Perivascular cell coverage of intratumoral vasculature is a predictor for bevacizumab efficacy in metastatic colorectal cancer
Authors Jiang C, Huang Y, Lu J, Yang Y, Rao H, Zhang B, He W, Xia L
Received 25 April 2018
Accepted for publication 28 June 2018
Published 17 September 2018 Volume 2018:10 Pages 3589—3597
Checked for plagiarism Yes
Review by Single-blind
Peer reviewer comments 2
Editor who approved publication: Dr Antonella D'Anneo
Chang Jiang,1,* Yu-Hua Huang,2,* Jia-Bin Lu,2 Yuan-Zhong Yang,2 Hui-Lan Rao,2 Bei Zhang,1 Wen-Zhuo He,1 Liang-Ping Xia1
1VIP Region, Sun Yat-Sen University Cancer Center, State Key Laboratory of Oncology in South China, Collaborative Innovation Center for Cancer Medicine, Guangzhou, Guangdong 510060, People’s Republic of China; 2Department of Pathology, Sun Yat-Sen University Cancer Center, State Key Laboratory of Oncology in South China, Collaborative Innovation Center for Cancer Medicine, Guangzhou, Guangdong 510060, People’s Republic of China
*These authors contributed equally to this work
Purpose: Tumor vessels supported by perivascular cells have been implicated in the failure of some anti-angiogenic agents. The relationship between perivascular cell coverage (PC) and bevacizumab efficacy in metastatic colorectal cancer (mCRC) was analyzed.
Patients and methods: A total of 284 consecutive mCRC patients who received first-line chemotherapy with or without bevacizumab from 2007–2014 in Sun Yat-Sen University Cancer Center were analyzed. Immunohistochemical double-stain for the perivascular cell marker alpha-smooth muscle actin and endothelial cell (cluster of differentiation 31) was performed to characterize the intratumoral microvascular density. Multispectral image capturing and computerized image analyses were used to quantify the microvessels supported by the perivascular cells. The patients were divided into high and low PC group according to a median cutoff value of 0.55.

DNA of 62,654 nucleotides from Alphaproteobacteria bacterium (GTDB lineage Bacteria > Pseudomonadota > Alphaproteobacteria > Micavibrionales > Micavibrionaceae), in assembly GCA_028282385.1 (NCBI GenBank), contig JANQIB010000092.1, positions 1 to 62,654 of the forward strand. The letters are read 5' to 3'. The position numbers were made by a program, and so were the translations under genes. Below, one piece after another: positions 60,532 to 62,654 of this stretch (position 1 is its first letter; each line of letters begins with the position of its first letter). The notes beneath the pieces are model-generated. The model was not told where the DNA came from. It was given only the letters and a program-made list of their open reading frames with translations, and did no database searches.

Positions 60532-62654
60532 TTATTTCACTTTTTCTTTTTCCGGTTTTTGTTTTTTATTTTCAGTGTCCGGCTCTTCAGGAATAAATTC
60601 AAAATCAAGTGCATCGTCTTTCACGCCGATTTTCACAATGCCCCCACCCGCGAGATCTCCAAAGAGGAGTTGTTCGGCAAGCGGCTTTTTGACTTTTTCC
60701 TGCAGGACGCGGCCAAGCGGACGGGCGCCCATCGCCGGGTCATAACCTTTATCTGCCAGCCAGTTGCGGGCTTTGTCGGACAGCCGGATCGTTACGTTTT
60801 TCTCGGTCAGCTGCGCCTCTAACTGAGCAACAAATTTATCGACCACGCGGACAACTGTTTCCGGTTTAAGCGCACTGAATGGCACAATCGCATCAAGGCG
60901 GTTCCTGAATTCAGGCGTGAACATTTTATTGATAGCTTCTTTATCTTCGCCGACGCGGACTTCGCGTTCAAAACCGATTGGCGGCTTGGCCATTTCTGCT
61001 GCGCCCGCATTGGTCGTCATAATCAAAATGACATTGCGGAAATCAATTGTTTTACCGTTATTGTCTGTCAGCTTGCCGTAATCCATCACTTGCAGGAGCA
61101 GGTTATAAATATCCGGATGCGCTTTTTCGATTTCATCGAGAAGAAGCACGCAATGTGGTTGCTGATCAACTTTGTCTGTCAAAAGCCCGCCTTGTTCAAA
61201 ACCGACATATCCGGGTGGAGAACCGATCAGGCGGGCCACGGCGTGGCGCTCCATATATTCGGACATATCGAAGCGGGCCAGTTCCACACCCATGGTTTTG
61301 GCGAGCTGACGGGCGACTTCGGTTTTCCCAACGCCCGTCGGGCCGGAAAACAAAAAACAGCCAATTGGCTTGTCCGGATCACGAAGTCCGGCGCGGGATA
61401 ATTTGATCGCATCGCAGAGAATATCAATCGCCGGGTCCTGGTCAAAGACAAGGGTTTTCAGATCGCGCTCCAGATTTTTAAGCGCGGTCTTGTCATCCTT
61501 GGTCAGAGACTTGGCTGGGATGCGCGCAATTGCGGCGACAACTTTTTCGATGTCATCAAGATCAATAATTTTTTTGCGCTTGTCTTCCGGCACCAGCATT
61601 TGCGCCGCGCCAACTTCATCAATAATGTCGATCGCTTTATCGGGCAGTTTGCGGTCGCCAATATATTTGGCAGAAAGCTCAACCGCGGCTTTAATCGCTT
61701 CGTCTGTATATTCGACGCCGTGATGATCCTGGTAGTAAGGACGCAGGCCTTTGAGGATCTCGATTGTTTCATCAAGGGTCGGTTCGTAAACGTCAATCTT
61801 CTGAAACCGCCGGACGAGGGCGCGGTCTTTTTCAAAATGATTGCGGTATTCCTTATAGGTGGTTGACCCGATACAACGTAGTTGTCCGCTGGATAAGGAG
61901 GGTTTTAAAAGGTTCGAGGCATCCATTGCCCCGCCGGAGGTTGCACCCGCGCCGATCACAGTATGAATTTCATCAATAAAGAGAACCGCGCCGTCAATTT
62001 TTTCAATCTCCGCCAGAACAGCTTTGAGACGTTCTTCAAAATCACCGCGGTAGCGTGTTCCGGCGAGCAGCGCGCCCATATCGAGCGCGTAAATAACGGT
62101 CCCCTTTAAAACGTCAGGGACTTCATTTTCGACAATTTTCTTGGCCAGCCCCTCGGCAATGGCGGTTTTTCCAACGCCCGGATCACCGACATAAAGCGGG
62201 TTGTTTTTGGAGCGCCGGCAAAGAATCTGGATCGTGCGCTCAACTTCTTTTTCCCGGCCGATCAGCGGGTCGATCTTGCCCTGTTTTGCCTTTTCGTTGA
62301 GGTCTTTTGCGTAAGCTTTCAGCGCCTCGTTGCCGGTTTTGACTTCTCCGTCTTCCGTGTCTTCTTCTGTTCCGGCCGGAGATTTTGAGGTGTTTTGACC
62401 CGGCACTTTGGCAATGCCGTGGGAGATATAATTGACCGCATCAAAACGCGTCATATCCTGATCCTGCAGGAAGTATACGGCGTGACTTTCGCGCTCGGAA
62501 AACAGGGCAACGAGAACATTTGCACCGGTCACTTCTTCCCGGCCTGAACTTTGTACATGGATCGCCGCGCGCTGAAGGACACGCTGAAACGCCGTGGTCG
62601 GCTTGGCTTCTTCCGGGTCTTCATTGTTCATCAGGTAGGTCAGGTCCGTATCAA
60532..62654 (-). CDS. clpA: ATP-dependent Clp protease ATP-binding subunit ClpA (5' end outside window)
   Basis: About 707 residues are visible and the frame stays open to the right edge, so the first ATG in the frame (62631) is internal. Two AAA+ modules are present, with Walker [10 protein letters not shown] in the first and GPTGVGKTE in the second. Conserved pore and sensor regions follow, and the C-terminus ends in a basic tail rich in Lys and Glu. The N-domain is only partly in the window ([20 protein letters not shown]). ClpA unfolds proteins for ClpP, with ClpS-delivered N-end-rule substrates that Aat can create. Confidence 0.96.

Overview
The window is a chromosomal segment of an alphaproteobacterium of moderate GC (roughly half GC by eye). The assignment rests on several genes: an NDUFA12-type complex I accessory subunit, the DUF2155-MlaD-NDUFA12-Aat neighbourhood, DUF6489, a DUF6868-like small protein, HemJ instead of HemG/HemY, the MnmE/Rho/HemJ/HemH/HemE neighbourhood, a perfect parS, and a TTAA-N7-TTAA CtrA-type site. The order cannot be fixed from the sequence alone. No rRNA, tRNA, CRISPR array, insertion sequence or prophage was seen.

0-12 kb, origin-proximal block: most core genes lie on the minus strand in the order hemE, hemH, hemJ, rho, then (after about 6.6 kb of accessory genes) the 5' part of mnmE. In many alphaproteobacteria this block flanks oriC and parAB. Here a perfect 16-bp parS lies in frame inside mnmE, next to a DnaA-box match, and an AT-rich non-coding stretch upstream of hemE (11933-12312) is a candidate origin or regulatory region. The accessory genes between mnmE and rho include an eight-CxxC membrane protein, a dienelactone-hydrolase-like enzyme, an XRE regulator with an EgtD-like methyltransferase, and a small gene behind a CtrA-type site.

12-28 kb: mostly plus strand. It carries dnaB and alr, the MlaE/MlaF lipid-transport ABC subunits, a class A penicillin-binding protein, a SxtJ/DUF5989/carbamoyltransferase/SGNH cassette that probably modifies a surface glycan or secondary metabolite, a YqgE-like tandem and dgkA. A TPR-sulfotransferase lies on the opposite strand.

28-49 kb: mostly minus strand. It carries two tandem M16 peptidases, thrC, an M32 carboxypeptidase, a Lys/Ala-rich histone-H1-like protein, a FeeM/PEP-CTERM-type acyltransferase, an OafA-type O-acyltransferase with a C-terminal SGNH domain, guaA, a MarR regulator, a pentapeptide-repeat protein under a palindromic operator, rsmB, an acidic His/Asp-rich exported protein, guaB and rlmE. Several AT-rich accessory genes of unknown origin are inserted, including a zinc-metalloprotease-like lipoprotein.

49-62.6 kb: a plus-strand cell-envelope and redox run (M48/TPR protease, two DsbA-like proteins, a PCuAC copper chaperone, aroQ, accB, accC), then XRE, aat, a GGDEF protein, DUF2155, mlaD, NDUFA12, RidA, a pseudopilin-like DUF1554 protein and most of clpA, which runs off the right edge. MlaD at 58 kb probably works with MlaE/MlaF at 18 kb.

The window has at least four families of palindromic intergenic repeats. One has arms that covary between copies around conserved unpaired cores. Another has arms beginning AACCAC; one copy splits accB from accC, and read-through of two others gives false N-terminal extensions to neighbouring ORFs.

Results: No significant differences in overall survival (OS) and progression-free survival (PFS) were noted between the high and low PC group. In the low PC group, the patients with bevacizumab treatment had favorable OS (P=0.03), but without PFS benefit. In the high PC group, neither OS nor PFS was significantly different between the B+C and C subgroup. Tumors with perineural invasion had high PC (P=0.03).
Conclusion: The data showed that a low PC value could be a predictor for bevacizumab benefit.
Keywords: perivascular cell coverage, bevacizumab, predictive marker, overall survival, metastatic colorectal cancer
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